The long-awaited wave of classified U.S. military documents from WikiLeaks crashed ashore Friday afternoon, detailing battlefield tales of Iraqi brutality, higher-than-acknowledged Iraqi civilian deaths, and Iranian perfidy — but no jaw-dropping revelations.
— The documents detail repeated killings and torture by America’s Iraqi allies of fellow Iraqis. The U.S. failed to investigate hundreds of cases of abuse, rape, torture and murder by Iraqis working alongside U.S. troops. Prisoners were hung by their wrists or ankles and whipped, punched, kicked and subject to electric shocks. Six reports detail abused Iraqi prisoners apparently dying in Iraqi custody.
— A pair of Iraqi militants making motions as if to surrender were shot and killed in 2007 because, according to a U.S. military lawyer, “they cannot surrender to aircraft, and are still valid targets.” They were among the 109,000 deaths enumerated in the logs, including 66,081 non-combatant deaths and 15,000 who perished in previously unknown incidents.
— “Iran is gaining control of Iraq at many levels of the Iraqi government,” a 2005 U.S. military report warned. The data detail numerous cases where Iranian-backed militants took anti-U.S. actions during the war and how Tehran allegedly supplied them with rockets, car bombs, IEDs, and portable anti-aircraft missiles, one of which downed a U.S. helicopter in 2007.
While the WikiLeaks website remains down Friday for “scheduled maintenance,” the mysterious cyber outfit had given nearly 400,000 daily reports compiled by U.S. military units to four news organizations under an embargo. The New York Times and British Guardian were the two English outlets; the French newspaper Le Monde and the German magazine Der Spiegel are the other two.
Reports the Times:
The secret archive is the second such cache obtained by the independent organization WikiLeaks and made available to several news organizations. Like the first release, some 92,000 reports covering six years of the war in Afghanistan, the Iraq documents provide no earthshaking revelations, but they offer insight, texture and context from the people actually fighting the war.
The Pentagon was not pleased. “We know our enemies will mine this information, looking for insights into how we operate, cultivate sources and react in combat situations, even the capability of our equipment,” spokesman Geoff Morrell said in a statement. “This security breach could very well get our troops and those they are fighting with killed.”
A Defense Department team of some 120 experts, led by Army Brig. General Robert Carr, an intelligence veteran, is already poring over the documents to determine how serious a blow they could inflict on U.S. national security. Most importantly, U.S. officials are primed to move to counter any revelations, and to prevent any harm from coming to “sources and methods” pinpointed as key suppliers of intelligence to the U.S. in Iraq.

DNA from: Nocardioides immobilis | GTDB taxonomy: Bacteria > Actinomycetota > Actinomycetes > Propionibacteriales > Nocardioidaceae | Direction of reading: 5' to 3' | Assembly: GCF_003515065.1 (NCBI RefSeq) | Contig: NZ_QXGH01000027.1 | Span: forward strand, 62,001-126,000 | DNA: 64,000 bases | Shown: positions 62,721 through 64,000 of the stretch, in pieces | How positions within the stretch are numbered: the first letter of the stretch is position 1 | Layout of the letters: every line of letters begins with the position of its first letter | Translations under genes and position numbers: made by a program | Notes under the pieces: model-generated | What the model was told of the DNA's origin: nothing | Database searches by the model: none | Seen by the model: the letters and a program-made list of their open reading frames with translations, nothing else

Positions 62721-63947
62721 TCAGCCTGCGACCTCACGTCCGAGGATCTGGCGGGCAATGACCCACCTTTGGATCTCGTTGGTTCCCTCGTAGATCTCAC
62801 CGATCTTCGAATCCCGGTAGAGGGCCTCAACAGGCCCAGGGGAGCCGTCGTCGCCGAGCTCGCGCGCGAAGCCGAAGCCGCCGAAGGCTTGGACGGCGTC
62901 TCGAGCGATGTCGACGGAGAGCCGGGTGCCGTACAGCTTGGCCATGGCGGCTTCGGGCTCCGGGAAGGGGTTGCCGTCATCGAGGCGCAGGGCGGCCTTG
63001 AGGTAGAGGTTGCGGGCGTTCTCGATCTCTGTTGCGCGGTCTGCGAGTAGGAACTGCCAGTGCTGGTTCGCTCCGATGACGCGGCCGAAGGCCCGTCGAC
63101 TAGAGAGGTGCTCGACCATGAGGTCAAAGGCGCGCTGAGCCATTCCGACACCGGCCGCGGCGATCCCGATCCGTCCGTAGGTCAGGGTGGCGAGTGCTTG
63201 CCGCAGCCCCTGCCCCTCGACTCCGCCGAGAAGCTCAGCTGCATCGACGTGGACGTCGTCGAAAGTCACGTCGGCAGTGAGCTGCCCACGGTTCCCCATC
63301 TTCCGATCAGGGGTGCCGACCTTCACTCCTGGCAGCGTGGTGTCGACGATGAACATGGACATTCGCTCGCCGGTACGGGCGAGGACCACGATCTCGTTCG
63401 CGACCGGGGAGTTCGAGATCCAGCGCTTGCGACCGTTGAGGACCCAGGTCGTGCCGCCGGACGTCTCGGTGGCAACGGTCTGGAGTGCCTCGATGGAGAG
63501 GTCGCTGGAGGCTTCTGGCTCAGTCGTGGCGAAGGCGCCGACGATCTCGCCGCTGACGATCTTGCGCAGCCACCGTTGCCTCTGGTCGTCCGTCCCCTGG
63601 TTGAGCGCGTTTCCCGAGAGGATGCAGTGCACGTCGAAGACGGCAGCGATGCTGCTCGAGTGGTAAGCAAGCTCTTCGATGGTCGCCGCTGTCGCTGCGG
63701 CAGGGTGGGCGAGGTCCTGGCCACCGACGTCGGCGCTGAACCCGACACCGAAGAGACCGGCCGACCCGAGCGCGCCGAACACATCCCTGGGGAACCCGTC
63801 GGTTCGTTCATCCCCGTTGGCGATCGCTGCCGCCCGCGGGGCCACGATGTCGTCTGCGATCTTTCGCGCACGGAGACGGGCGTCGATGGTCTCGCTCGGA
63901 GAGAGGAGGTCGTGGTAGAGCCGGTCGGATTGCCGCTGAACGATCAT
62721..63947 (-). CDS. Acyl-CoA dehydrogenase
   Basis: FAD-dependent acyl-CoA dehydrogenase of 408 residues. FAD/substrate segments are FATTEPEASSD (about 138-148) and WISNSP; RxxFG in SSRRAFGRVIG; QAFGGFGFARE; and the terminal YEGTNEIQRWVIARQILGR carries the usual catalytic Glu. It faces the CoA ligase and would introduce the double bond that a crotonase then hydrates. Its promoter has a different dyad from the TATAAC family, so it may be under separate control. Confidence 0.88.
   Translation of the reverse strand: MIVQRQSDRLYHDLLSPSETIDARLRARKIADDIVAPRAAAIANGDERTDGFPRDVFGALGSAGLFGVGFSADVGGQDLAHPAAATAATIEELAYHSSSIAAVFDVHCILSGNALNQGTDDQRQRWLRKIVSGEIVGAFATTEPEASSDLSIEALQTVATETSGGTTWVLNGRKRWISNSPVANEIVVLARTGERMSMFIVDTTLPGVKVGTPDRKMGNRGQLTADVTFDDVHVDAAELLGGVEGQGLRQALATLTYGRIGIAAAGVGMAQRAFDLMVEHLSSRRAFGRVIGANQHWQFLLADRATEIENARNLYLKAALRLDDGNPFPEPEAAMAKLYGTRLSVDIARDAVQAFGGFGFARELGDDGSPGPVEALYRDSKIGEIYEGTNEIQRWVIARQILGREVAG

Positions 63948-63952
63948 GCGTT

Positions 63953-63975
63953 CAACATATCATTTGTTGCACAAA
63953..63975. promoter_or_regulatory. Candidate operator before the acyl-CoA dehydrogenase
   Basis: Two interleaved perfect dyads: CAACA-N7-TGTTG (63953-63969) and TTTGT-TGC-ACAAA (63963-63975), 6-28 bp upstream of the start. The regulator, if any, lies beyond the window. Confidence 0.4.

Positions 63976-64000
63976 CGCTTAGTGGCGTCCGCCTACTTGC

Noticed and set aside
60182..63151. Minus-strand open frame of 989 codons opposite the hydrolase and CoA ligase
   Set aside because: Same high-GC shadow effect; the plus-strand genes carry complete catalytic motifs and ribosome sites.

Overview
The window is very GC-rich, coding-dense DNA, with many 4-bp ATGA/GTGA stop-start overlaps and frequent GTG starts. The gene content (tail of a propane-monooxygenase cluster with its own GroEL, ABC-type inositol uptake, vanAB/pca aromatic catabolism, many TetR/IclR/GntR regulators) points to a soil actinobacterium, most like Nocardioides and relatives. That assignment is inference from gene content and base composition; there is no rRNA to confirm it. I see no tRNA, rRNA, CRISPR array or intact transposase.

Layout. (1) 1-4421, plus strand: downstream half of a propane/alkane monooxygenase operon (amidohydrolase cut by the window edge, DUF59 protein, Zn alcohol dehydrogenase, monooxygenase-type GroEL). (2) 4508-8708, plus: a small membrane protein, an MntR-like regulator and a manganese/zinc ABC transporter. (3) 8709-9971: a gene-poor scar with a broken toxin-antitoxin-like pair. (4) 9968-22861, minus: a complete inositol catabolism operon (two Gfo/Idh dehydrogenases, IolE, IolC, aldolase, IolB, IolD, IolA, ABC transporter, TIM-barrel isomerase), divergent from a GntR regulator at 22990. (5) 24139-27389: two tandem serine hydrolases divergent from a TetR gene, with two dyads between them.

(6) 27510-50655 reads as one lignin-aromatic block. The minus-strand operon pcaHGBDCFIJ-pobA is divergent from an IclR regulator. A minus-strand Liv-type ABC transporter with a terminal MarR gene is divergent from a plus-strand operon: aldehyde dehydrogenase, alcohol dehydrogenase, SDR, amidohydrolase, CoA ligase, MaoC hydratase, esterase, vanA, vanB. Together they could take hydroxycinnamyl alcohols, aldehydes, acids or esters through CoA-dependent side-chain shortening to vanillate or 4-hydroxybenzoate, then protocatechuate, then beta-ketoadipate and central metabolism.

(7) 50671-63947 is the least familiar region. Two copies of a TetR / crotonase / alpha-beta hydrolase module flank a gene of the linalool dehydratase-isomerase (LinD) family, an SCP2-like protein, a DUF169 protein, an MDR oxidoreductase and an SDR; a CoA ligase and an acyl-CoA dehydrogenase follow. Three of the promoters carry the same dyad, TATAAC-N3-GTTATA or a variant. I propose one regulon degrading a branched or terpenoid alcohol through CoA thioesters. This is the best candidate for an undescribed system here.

Even as the Pentagon is now grappling with the latest Iraq WikiLeaks data dump involving Iraq, Defense Secretary Robert Gates told the chairman of the Senate Armed Services Committee that the earlier release of the classified Afghan war files may have led to reprisals against individual Afghans, but didn’t harm broader national security interests of the United States.
“Our initial review indicates most of the information contained in these documents relates to tactical military operations,” Gates said in an Aug. 16 letter to Carl Levin, the Michigan Democrat who heads the armed services committee. “The initial assessment in no way discounts the risk to national security; however, the review to date has not revealed any sensitive intelligence sources and methods compromised by this disclosure,” he said in the letter, which was released this week.
E-mails sent recently to WikiLeaks founder, Julian Assanger, have bounced back as undeliverable as he fights sexual assault charges filed against him by two women in Sweden. Both data dumps have been linked to Bradley Manning, a young Army intelligence specialist now in custody and facing court martial for leaking the Afghan documents to WikiLeaks.
Since the Afghan WikiLeaks release, the Army has revised its 17-year old rules on espionage. The new regs, released earlier this month, requires troops to alert authorities for the first time if they suspect someone is leaking classified information to the media. Better late than never.